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I want to get the count of occurrence of a substring within a string.

My string is "hello hello hello". I want to get the number of times "hello hello" occurs in it, which in the above case is 2.
Can someone please help me find a regex for it?

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closed as not a real question by Lieven Keersmaekers, Thilo, cjm, toolic, Graviton Oct 20 '10 at 1:01

It's difficult to tell what is being asked here. This question is ambiguous, vague, incomplete, overly broad, or rhetorical and cannot be reasonably answered in its current form. For help clarifying this question so that it can be reopened, visit the help center.If this question can be reworded to fit the rules in the help center, please edit the question.

5  
How did you get 3 in your example? –  Kobi Oct 19 '10 at 5:17
    
How is it 3 ? –  codaddict Oct 19 '10 at 5:18
    
Hello new user. I've edited your question and cleaned it up a little. I kept 3 in there, please edit it if it was a mistake, or explain it if it wasn't. Thanks, and welcome to stack overflow. –  Kobi Oct 19 '10 at 5:26
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If that "3" does not get explained or corrected, I will vote for close in an hour... –  Thilo Oct 19 '10 at 5:36
2  
It's either 2 or he meant to just count hello. –  Ruel Oct 19 '10 at 5:49
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5 Answers

up vote 2 down vote accepted

Depending on either you want to count the number of occurrence of hello (which is 3 in your example) or hello hello (wich is 2), you can do:

#!/usr/bin/perl 
use 5.10.1;
use warnings;
use strict;

my $str = q/hello hello hello/;
my $count1 =()= $str =~ /(?=\bhello hello\b)/g;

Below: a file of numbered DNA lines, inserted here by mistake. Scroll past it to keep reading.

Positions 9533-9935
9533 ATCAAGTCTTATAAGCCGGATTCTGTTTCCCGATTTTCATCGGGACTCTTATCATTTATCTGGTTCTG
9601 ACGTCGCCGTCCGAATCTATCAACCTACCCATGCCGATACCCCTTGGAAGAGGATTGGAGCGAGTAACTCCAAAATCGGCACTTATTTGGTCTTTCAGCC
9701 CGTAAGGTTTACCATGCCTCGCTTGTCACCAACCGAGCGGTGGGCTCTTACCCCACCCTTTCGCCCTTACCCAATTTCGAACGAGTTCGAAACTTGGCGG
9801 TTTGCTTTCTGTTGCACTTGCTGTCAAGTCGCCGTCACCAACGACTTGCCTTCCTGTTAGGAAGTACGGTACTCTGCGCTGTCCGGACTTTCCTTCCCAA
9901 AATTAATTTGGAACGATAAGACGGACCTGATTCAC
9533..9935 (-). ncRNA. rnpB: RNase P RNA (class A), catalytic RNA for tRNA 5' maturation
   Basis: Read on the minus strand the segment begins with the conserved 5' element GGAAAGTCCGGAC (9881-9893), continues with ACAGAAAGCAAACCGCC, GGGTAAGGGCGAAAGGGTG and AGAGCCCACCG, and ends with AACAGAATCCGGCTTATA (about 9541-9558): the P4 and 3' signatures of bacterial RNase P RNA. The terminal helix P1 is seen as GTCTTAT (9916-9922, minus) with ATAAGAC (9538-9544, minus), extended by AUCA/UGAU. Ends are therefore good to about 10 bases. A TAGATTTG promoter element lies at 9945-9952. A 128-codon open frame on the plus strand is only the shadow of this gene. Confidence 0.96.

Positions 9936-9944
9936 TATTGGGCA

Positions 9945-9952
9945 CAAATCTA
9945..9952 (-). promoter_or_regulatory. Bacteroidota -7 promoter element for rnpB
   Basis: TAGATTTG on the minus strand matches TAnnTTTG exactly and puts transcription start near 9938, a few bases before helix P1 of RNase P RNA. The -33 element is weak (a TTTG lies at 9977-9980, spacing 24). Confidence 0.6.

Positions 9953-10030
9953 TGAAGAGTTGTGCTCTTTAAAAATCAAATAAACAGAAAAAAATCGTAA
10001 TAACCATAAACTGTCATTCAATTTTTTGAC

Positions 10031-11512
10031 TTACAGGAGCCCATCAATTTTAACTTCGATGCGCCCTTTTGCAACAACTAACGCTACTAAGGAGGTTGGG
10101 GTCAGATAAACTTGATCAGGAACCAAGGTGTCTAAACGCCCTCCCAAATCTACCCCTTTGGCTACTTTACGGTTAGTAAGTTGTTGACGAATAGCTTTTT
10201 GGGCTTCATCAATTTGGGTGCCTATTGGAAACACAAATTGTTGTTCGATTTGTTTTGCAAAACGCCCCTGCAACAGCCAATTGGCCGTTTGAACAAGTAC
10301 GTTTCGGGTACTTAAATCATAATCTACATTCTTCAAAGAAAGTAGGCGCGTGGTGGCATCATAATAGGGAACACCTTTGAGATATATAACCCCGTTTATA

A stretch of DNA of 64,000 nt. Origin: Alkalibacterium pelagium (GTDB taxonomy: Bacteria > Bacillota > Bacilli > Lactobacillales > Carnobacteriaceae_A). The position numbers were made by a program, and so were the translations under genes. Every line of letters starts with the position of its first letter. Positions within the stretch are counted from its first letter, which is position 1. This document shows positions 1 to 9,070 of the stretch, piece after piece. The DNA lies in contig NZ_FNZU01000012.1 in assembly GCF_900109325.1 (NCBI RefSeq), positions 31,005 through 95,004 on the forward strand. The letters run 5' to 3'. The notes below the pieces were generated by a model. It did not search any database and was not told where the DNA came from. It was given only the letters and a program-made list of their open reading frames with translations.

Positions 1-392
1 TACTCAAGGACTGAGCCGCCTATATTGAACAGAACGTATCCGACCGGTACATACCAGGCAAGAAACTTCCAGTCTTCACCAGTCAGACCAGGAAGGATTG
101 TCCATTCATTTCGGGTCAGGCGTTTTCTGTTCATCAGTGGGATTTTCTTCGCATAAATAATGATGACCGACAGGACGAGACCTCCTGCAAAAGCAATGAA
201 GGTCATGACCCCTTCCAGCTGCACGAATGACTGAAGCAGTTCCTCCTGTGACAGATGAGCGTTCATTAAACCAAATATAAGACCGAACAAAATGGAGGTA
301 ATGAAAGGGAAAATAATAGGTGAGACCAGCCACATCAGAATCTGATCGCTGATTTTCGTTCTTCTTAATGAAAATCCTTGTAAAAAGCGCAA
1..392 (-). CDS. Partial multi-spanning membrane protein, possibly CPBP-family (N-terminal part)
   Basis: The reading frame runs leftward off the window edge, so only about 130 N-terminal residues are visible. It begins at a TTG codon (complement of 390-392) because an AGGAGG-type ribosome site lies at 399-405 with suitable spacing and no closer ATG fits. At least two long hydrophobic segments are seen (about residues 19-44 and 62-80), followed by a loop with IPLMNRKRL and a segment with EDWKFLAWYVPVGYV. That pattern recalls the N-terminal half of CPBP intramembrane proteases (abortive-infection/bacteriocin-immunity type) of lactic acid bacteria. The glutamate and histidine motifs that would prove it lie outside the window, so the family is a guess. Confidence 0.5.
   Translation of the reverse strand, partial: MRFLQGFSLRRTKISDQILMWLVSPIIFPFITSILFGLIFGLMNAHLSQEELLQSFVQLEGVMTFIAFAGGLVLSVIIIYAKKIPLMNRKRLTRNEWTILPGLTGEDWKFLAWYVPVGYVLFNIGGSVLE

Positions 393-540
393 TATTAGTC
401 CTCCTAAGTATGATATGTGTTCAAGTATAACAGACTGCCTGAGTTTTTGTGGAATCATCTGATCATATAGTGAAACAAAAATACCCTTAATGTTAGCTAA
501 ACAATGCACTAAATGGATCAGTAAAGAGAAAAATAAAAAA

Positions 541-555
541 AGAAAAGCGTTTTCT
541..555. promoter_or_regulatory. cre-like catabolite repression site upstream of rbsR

say $count1;  # gives 2

my $count2 =()= $str =~ /\bhello\b/g;
say $count2;  # gives 3
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Try:

(?=hello hello)

Using a lookahead lets you find overlapping results. For whole word only, you may try:

\b(?=hello hello\b)

Example: http://rubular.com/r/om1xn1FmBI the blue positions mark a match

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This is what you are looking for actually, Counting the occurrences of a substring - the fastest way.

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2  
That does not work for overlapping substrings though. –  Thilo Oct 19 '10 at 5:32
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Assuming you meant "hello" and not "hello hello" , you can just split on hello. No need to construct extra regex

$string="hello hello blah hello blah helloworld hello blah blah hello";
@s = split "hello", $string, -1;
print scalar @s - 1 ."\n"; #get size of array
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1  
Now, I'm no perl guy, but isn't /hello/ a regex? In that case, you might as well match against it. Also, note that the question asks about "hello hello", which suggests overlapping matches. –  Kobi Oct 19 '10 at 5:29
    
Note that /hello/ is a regex, though :-) –  Thilo Oct 19 '10 at 5:30
    
@Kobi: +1. While split can probably be done without a regex, overlapping would be a problem. –  Thilo Oct 19 '10 at 5:32
    
and note that question also says 3. Unless the OP redefines that, whether is overlapping or not is pure guess work –  ghostdog74 Oct 19 '10 at 5:34
    
That is correct :) –  Kobi Oct 19 '10 at 5:36
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use strict;
use warning;
my $str = "hello hello hello bla bla hello bla hello";
my $count = grep /hello/ , split /\s+/,$str ;
print"$count"; #output 5
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1  
why split on space? –  Thilo Oct 19 '10 at 5:34
    
providing more general solution ie., first by splittig the string into words and then check by grep whether it is required word or not. –  Nikhil Jain Oct 19 '10 at 5:37
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how is assuming that matching only needs to be done on word boundaries more general? (especially since "hello hello" is not one word) –  Thilo Oct 19 '10 at 5:39
    
yes that's true, but i am considering "hello" as one word unless OP explain it more and split string into words because assuming that string may contain words other than "hello". –  Nikhil Jain Oct 19 '10 at 5:55
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